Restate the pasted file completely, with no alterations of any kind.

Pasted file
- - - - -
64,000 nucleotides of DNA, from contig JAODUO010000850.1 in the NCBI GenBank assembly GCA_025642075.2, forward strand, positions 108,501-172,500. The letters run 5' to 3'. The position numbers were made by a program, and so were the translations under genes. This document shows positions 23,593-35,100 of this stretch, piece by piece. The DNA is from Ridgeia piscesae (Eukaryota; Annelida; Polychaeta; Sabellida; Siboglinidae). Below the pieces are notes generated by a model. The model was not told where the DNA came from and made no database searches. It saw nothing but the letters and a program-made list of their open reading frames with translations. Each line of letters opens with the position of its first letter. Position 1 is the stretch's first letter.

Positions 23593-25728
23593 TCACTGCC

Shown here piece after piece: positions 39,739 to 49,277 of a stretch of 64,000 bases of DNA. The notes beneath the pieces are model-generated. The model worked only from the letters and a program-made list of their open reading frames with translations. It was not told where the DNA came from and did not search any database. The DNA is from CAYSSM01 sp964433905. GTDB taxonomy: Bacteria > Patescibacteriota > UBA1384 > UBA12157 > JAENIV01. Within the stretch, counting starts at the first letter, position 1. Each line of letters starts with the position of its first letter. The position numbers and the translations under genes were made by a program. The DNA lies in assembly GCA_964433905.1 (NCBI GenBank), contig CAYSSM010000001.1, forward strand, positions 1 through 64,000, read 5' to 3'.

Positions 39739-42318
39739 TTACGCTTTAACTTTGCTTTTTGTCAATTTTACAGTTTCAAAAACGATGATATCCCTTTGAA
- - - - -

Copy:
64,000 nucleotides of DNA, from contig JAODUO010000850.1 in the NCBI GenBank assembly GCA_025642075.2, forward strand, positions 108,501-172,500. The letters run 5' to 3'. The position numbers were made by a program, and so were the translations under genes. This document shows positions 23,593-35,100 of this stretch, piece by piece. The DNA is from Ridgeia piscesae (Eukaryota; Annelida; Polychaeta; Sabellida; Siboglinidae). Below the pieces are notes generated by a model. The model was not told where the DNA came from and made no database searches. It saw nothing but the letters and a program-made list of their open reading frames with translations. Each line of letters opens with the position of its first letter. Position 1 is the stretch's first letter.

Positions 23593-25728
23593 TCACTGCC

Shown here piece after piece: positions 39,739 to 49,277 of a stretch of 64,000 bases of DNA. The notes beneath the pieces are model-generated. The model worked only from the letters and a program-made list of their open reading frames with translations. It was not told where the DNA came from and did not search any database. The DNA is from CAYSSM01 sp964433905. GTDB taxonomy: Bacteria > Patescibacteriota > UBA1384 > UBA12157 > JAENIV01. Within the stretch, counting starts at the first letter, position 1. Each line of letters starts with the position of its first letter. The position numbers and the translations under genes were made by a program. The DNA lies in assembly GCA_964433905.1 (NCBI GenBank), contig CAYSSM010000001.1, forward strand, positions 1 through 64,000, read 5' to 3'.

Positions 39739-42318
39739 TTACGCTTTAACTTTGCTTTTTGTCAATTTTACAGTTTCAAAAACGATGATATCCCTTTGAA